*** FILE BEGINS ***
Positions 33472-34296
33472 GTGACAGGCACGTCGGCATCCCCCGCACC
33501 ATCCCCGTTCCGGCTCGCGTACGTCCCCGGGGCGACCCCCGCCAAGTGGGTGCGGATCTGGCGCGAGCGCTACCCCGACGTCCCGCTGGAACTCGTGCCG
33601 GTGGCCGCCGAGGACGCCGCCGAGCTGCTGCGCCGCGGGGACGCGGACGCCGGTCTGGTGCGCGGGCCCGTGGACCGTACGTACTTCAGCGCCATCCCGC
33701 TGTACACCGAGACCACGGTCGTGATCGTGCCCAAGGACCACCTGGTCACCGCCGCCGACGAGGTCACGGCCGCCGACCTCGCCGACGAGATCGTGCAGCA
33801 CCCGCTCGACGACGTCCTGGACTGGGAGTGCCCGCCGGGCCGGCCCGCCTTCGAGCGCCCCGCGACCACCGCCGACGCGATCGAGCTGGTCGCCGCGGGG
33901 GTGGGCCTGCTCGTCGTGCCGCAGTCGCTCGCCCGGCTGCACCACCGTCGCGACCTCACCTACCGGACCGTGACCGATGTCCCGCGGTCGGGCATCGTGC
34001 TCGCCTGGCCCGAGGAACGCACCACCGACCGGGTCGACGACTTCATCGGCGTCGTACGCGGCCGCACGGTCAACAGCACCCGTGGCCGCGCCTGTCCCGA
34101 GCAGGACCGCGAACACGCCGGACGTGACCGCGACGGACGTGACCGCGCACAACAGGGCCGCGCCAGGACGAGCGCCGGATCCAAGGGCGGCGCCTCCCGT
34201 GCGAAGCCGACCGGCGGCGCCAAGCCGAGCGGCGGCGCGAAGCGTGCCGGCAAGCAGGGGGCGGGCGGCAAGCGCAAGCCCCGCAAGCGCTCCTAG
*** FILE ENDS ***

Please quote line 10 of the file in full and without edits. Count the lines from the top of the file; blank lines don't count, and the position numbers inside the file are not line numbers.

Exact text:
34201 GCGAAGCCGACCGGCGGCGCCAAGCCGAGCGGCGGCGCGAAGCGTGCCGGCAAGCAGGGGGCGGGCGGCAAGCGCAAGCCCCGCAAGCGCTCCTAG